Retired LaGrange College Professor to discuss origins of Italian Renaissance
Published 1:30 pm Saturday, February 25, 2023
Tuscany is renowned for its grandiose architecture and majestic landscapes, but the central Italian region is also the mecca of Renaissance art.
Retired LaGrange College Art Professor John Lawrence, the next presenter in the 13th season of the institution’s 3D Journeys lecture series, will highlight the conceptual changes in artistic expression that led to a period of rebirth during the 14th and 15th centuries in Italy.
“It was not just a group of artists that said I am going to do things differently,” he said. “It was a revolution. They don’t happen often in the history of art.”
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This specific time in history gave us famous works that include Leonardo da Vinci’s “Mona Lisa,” Michelangelo’s “Sistine Chapel” and Raphael’s “Sistine Madonna.”
Lawrence will present “Tuscany: The Birth of the Italian Renaissance-A visual journey in the footsteps of St Francis of Assisi, and the Tuscan painters, Giotto di Bondone of Florence, Luca Signorelli of Cortona, and Piero Della Francesca of Sansepolcro” on Monday, Feb. 27, at 10 a.m., at Callaway Auditorium.
He said Saint Francis of Assisi was included in the lecture because he influenced humanism, a characteristic feature of the early Renaissance.
“St. Francis was the first one who supposedly received the wounds of Christ,” he said. “He was an amazing man in that he humanized Christ. St. Francis was born wealthy and could have had anything he wanted, but he gave it all up.”
Lawrence, a global traveler who has made multiple visits to Italy, said Cortona is one of his favorite places.
“I fell in love with the area,” he said. “It’s a beautiful hill town. Cortona is a great place to get a feel for what Tuscany is like.”
Lawrence began working at LaGrange College in 1970, after earning a Bachelor of Fine Arts degree from the Atlanta College of Art and a Master of Fine Arts degree from Tulane University. His wife, Merri ’77, is a retired designer from Miliken who currently creates photograms. He has three daughters and four grandchildren.
He said he wanted to pursue a career in art after taking some courses at Millsaps College in Jackson, Mississippi.
“Because Millsaps only had a two-year program, I had to look for an institution that focused primarily on art,” Lawrence said. “After I left the Mississippi college, I convinced my parents to let me go to art school in Atlanta, where I received a scholarship.”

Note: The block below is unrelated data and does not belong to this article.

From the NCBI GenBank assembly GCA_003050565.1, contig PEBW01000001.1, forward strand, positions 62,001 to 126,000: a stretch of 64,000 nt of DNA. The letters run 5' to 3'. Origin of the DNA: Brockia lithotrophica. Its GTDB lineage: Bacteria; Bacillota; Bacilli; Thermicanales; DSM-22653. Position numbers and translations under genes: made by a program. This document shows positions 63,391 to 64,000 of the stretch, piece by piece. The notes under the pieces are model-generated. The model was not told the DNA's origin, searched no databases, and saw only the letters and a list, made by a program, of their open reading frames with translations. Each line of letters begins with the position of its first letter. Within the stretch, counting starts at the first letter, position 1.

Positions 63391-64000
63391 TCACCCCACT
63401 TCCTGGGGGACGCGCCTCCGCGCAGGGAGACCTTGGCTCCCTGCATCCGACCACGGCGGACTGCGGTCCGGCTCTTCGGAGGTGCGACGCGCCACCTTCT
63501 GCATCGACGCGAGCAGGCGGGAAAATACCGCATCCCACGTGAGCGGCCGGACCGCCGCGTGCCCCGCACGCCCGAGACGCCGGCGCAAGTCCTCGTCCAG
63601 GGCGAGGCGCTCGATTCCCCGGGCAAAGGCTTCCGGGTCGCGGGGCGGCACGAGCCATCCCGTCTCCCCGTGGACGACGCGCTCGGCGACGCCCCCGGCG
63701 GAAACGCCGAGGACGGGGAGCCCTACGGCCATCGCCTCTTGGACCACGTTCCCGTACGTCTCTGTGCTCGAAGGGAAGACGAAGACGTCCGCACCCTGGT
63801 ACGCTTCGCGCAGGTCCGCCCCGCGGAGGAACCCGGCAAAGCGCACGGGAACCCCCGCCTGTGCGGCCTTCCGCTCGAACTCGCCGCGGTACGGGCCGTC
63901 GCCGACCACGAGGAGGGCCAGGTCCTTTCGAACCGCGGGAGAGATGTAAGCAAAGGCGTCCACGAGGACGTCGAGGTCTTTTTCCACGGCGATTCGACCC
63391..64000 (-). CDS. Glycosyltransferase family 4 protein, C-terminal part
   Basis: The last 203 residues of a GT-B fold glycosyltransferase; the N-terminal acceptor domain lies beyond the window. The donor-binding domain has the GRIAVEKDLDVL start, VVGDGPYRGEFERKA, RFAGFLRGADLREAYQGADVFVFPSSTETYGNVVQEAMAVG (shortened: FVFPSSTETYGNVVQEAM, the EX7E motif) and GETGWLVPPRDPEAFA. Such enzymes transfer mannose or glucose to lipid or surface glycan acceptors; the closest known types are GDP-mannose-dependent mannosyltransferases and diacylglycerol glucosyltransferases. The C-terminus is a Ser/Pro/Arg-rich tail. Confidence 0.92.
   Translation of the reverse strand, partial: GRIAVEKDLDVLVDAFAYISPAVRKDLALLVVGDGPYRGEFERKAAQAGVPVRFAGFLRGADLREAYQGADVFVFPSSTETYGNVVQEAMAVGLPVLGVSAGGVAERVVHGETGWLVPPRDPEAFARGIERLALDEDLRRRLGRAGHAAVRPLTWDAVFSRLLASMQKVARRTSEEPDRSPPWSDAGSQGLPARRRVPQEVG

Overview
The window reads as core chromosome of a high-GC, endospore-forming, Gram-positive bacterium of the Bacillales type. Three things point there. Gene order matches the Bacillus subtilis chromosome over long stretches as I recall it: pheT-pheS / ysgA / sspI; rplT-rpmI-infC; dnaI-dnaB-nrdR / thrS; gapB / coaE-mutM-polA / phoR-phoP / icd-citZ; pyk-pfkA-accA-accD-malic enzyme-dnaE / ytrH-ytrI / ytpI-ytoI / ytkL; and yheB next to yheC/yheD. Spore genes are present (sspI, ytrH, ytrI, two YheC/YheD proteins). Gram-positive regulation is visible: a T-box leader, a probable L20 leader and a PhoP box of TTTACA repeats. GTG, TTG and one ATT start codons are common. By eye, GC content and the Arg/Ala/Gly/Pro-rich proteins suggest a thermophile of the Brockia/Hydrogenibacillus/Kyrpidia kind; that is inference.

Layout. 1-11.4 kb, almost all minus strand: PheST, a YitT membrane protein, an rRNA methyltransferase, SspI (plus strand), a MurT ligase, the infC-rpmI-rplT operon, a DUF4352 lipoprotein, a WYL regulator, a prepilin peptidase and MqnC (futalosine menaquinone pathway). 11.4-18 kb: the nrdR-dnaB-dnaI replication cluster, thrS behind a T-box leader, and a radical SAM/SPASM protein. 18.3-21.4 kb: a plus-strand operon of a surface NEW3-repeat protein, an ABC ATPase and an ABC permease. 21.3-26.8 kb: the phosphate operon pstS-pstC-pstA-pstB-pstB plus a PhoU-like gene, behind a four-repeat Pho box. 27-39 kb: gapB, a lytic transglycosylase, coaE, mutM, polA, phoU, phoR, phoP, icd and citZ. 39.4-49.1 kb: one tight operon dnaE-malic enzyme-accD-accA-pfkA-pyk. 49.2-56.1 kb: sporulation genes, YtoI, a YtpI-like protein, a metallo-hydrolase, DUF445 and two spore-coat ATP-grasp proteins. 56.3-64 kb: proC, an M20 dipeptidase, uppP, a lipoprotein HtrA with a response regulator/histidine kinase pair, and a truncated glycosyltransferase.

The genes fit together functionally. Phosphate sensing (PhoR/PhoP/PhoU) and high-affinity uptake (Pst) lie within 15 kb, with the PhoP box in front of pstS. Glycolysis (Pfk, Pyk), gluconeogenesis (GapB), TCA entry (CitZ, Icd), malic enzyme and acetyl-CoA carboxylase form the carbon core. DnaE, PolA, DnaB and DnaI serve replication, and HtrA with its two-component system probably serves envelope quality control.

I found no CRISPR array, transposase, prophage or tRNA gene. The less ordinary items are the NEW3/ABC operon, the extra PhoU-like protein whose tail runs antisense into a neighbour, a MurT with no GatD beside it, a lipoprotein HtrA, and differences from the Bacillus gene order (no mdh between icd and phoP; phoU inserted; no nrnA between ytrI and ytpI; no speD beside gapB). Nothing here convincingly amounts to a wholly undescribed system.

When he first joined the faculty at LaGrange, he said he was part of a two-person department.
“I was teaching drawing, painting, photography, sculpture and art history,” Lawrence said. “My specialty was photography. I was an Assistant Professor, then the Callaway Professor of Art and Design and eventually Director of the Lamar Dodd Art Center.”
During his time as Director, Lawrence established one of the largest college museum collections of 20th century photography in the Southeast. He said he would consider himself to be a documentary photographer.
“Photography is an art form,” Lawrence said. “It’s the concepts and what are you trying to say that are more important than just describing the way some-
Even after retiring from the college in 2019, he has not stopped working. Lawrence continues to take on photography projects throughout the United
States and the world.
“I’m always looking for new subject matter,” he said.
Images from Lawrence’s over 40 years of travel to Italy and Greece have been featured in exhibitions and book illustrations. His most recent exhibition in Siena, Italy, included photographs from sites related to St Francis of Assisi and Padre Pio of San Giovanni Rotondo.
Lawrence’s current project is a portfolio of images for a book to be published this year on sites related to Irish writers. This will be his third appearance at LaGrange College’s 3D Journeys lecture series. Lawrence previously gave presentations on Sicily and Coastal Georgia.
“John has a gift for bringing faraway places to life,” said Ann Beason HA’14, who co-chairs the 3D leadership committee with auranne Buchanan. “He speaks from a deep love and respect for this part of the world. We are grateful to him for taking a break from his own creative work to share his insight with the 3D audience.”
The lecture will be available to view on the college’s YouTube channel by the Friday following the event.